This post first appeared at Policy@Intel on March 9.
In an effort to accelerate cyber information sharing, and in response to a presidential executive order, the Department of Homeland Security recently announced the formation of the Information Sharing and Analysis Organization (ISAO) Standards Organization. The organization comprises six working groups, and I’ve been appointed chair of the Information Sharing Working Group. For those not familiar with the ISAO effort, it had its genesis in February 2015 as part of President Obama’s Executive Order 13691, “Promoting Private Sector Cybersecurity Information Sharing,” which directed the DHS to fund the enabling of a nongovernmental organization that would identify a set of voluntary standards and guidelines for the creation, operation, and functioning of cyber sharing and analysis. The intent is to expand the current sector-based model (financial, health, energy, etc.) of Information Sharing and Analysis Centers, enabling the development of innovative types of threat information sharing organizations using standard, consistent interoperable interfaces and data formats. Although this effort is in the very early stages, it is establishing the foundational guidance that will drive the evolving cyber threat intelligence sharing and analysis ecosystem.
Information sharing is crucial because cybersecurity is a shared problem. We must make sure one organization’s detection is a community’s prevention. Most businesses today don’t have cybersecurity as their primary mission. This puts the onus on the private sector to contribute to and use trusted, shared intelligence—ultimately augmenting and enhancing our collective security defenses.
As chair of the Information Sharing Working Group, I hope we can establish the use of standards, procedures, and practices that allow for more interoperability among differing types of sharing organizations. I’d also like to see the guidance we develop become useful not only in the United States but globally. Cyber threats are not simply a US problem; what we develop should be equally useful outside our borders. As such, the working group will be focused on:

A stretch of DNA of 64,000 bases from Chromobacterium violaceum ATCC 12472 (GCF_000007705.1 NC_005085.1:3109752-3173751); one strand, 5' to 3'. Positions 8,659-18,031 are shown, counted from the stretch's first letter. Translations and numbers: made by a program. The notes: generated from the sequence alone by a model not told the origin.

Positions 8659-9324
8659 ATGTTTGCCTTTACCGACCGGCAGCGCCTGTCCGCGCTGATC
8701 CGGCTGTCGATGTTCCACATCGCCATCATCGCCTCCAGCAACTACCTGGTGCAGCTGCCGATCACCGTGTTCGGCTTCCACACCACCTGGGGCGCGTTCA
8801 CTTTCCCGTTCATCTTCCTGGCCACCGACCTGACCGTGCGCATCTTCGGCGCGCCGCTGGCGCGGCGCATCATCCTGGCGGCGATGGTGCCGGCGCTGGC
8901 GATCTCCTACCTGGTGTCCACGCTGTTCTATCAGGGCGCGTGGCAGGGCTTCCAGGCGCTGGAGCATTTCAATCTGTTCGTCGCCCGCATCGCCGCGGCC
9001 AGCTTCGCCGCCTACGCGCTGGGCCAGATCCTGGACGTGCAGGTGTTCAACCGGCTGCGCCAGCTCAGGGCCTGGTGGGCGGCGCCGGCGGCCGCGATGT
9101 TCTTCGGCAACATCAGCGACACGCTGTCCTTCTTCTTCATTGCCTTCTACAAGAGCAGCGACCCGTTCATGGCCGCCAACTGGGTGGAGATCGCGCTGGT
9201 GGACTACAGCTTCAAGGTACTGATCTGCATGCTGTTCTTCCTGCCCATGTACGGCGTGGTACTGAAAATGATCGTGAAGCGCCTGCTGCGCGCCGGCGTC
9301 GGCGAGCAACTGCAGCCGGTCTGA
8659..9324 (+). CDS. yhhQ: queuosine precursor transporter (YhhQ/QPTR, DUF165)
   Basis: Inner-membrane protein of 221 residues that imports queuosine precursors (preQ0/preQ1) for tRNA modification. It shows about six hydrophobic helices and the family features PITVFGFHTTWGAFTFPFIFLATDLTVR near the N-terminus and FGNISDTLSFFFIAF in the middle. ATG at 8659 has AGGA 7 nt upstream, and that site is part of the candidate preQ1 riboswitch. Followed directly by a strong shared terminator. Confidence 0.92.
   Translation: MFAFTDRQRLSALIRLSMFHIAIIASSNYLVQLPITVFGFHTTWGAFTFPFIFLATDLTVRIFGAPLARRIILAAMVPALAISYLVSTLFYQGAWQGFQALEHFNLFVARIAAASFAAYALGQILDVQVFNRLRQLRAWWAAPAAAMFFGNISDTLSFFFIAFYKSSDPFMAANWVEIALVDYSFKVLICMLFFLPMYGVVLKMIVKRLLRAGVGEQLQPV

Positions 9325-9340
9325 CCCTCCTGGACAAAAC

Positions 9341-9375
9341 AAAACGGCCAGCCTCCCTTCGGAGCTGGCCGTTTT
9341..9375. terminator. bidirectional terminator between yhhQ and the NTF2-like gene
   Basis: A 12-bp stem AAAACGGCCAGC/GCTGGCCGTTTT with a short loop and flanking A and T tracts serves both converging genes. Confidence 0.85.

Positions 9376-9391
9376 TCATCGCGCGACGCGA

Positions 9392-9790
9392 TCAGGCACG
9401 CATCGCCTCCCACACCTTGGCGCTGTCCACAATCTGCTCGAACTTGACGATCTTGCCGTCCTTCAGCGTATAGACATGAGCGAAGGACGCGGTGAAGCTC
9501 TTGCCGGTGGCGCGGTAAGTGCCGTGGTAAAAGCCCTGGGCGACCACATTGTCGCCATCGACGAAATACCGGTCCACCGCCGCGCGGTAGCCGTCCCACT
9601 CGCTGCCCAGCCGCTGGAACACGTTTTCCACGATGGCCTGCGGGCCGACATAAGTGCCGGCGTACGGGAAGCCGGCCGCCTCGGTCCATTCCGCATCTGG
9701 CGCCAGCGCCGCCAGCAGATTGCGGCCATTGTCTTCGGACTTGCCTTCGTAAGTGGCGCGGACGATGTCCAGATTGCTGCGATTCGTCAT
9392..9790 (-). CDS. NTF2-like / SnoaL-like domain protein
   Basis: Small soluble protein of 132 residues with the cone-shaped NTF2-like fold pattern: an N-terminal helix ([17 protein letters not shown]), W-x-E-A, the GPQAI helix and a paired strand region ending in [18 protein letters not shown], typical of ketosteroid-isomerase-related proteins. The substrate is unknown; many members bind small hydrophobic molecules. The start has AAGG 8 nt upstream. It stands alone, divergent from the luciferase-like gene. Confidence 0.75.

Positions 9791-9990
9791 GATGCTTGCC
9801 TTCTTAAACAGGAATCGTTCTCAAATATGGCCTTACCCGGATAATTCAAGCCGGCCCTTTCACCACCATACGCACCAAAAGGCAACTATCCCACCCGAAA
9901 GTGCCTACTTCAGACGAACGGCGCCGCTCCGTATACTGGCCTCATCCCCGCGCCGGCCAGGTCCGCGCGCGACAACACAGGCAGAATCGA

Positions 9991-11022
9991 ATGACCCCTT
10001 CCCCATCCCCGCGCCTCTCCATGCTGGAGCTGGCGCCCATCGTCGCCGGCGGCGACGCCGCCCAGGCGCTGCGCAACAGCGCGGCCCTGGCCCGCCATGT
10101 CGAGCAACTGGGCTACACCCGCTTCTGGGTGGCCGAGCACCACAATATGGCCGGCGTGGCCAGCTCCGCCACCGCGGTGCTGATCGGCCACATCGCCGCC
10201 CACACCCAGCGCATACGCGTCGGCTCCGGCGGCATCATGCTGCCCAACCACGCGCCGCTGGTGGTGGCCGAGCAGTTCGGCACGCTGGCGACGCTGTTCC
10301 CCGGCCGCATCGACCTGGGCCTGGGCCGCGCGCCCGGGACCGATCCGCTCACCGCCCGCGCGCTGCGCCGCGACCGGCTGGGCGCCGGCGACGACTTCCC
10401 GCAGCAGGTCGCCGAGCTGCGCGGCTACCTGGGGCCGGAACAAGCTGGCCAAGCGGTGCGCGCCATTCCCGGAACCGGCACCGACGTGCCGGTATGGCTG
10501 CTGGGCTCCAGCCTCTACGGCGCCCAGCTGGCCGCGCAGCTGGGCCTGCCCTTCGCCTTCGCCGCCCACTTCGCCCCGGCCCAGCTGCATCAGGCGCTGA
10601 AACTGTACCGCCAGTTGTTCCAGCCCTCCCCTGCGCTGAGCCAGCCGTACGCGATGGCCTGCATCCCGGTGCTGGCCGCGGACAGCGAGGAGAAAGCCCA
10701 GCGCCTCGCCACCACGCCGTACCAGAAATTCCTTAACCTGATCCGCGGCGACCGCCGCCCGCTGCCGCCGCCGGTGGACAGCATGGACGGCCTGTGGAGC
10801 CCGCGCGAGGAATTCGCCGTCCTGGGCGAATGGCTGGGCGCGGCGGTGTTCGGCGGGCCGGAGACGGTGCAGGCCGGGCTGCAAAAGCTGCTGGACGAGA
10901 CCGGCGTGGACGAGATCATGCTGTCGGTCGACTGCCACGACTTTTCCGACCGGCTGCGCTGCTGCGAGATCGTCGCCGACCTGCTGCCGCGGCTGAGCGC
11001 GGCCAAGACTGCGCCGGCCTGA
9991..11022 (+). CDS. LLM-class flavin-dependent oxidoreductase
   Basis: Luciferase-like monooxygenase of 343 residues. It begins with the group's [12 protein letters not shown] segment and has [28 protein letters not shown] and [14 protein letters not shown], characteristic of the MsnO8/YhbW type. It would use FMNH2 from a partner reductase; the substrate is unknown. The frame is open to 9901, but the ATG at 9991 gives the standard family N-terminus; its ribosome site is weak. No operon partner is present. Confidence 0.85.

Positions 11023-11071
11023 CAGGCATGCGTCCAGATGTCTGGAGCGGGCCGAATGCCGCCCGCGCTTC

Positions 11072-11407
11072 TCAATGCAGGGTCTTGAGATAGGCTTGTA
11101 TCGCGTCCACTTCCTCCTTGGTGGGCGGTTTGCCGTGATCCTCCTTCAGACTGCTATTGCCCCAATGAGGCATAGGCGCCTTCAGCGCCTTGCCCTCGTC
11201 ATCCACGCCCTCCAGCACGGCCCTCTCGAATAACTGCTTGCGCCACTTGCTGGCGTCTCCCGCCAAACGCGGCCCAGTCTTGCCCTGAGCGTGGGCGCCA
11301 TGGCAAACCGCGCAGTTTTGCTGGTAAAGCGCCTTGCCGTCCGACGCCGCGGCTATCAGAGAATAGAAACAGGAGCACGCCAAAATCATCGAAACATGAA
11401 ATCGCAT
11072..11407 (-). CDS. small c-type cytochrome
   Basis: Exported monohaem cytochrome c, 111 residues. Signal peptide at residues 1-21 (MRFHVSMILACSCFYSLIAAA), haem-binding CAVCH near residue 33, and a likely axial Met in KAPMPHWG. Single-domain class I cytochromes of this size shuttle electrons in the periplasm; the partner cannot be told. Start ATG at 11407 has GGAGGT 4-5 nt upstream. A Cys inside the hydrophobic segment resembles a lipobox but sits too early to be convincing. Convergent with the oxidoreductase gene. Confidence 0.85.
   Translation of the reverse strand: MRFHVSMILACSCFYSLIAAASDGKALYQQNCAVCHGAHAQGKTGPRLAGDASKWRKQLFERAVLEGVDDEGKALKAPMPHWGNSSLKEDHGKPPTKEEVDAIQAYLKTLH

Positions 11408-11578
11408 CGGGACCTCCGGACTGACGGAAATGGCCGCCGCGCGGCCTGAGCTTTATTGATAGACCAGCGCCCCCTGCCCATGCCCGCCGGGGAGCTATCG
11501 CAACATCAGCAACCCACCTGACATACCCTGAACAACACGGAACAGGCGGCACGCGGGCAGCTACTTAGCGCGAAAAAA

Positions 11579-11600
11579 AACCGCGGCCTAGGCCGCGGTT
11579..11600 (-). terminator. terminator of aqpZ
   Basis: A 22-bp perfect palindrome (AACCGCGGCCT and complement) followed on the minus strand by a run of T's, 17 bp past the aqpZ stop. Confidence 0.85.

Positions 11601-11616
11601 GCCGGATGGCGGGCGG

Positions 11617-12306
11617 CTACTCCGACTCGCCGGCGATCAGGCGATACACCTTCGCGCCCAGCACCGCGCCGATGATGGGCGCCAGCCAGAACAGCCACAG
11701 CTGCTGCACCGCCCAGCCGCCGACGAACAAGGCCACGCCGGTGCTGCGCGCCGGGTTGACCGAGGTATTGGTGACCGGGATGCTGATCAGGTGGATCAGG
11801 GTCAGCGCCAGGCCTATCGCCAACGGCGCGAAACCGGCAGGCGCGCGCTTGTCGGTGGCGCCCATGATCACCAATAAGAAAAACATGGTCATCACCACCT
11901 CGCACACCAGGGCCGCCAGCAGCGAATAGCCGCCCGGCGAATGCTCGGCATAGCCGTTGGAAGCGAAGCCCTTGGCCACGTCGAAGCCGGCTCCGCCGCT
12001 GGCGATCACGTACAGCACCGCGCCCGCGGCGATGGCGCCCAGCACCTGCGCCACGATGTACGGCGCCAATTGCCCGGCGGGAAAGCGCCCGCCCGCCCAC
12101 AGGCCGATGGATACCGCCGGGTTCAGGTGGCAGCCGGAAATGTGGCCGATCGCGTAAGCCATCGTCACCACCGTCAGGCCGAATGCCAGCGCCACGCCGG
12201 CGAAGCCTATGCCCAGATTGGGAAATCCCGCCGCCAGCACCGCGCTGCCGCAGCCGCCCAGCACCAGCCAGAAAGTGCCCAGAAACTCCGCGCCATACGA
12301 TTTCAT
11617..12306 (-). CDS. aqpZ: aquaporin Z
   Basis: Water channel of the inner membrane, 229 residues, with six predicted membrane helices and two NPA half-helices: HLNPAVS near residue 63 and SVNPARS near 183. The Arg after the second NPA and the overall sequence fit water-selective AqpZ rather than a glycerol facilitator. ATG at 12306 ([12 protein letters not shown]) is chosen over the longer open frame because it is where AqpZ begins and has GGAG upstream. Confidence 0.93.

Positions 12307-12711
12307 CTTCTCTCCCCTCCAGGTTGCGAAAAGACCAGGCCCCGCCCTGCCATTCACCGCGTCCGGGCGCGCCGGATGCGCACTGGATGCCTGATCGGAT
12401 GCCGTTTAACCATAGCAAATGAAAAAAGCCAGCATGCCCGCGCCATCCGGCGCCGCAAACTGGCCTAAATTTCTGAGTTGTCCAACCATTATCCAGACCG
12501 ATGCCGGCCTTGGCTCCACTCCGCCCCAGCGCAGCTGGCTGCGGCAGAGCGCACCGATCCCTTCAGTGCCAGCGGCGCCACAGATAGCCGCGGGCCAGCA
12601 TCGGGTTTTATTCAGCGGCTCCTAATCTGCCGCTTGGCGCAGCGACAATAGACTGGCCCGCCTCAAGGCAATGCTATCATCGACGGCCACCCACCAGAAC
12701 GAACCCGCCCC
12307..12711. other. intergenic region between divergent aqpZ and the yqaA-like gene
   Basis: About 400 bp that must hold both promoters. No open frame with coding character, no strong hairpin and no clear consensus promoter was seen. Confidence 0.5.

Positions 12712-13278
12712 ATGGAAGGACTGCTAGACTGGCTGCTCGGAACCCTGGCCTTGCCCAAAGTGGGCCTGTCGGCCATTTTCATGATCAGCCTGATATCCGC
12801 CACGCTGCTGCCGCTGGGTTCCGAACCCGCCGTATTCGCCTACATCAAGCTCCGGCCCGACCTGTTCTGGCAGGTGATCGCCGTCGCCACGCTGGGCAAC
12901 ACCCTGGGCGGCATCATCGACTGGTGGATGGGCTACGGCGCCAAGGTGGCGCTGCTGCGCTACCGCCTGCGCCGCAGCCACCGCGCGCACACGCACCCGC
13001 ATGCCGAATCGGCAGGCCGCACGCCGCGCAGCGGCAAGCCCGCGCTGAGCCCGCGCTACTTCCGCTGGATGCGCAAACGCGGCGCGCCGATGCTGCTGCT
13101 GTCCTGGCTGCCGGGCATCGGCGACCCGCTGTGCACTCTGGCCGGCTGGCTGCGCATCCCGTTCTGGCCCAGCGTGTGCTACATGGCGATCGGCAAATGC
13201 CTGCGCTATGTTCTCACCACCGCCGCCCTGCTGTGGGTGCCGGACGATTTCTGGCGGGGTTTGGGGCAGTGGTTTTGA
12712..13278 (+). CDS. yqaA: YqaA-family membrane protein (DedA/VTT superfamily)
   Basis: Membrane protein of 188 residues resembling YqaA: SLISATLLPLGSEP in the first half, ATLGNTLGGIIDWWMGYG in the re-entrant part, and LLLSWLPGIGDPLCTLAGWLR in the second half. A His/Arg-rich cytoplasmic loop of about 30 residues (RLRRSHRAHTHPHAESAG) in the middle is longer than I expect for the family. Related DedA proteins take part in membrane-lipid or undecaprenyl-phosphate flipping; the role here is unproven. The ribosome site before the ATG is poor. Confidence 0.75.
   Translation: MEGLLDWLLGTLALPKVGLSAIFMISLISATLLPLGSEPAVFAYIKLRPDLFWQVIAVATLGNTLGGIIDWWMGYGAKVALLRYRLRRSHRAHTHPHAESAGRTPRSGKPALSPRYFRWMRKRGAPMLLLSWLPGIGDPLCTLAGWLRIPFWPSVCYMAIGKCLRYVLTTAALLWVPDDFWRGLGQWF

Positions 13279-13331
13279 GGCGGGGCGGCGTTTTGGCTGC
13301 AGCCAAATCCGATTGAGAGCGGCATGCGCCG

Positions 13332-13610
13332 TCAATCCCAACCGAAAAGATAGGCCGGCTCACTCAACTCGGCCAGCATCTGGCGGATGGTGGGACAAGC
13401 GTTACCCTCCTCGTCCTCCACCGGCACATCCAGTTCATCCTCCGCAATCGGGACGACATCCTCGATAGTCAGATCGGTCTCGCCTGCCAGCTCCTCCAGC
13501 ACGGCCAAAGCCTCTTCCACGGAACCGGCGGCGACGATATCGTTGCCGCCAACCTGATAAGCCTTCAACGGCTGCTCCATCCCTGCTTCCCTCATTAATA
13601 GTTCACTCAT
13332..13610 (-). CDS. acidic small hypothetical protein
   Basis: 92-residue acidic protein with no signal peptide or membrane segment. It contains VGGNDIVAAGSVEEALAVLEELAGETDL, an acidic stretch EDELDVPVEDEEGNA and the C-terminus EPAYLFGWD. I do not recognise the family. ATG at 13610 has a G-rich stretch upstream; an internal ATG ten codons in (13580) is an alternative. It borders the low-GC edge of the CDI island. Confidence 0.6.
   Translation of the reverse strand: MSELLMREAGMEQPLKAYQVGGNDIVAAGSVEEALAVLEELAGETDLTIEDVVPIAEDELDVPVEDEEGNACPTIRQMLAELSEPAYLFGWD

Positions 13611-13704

- Developing guidance, procedures, and standards for data from internal and external sources.
- Analysis of threat, vulnerability, and incident data sharing information within ISAO to its members.
- Operational architectures and protocols for sharing information.
Both Intel and McAfee are participating in multiple ways and on multiple working groups. In addition to my chairmanship of the Information Sharing Working Group, company representatives will participate on the core development teams for other working groups of ISAO.
Intel and McAfee are heavily invested in the development of industry-wide standards that will increase information sharing between and within the public and private sectors while ensuring the appropriate privacy protections are in place. I look forward to chairing this working group. I trust we will make tremendous strides in the development of processes and procedures to further enhance information sharing that will evolve and improve the cyber threat intelligence sharing and analysis ecosystem.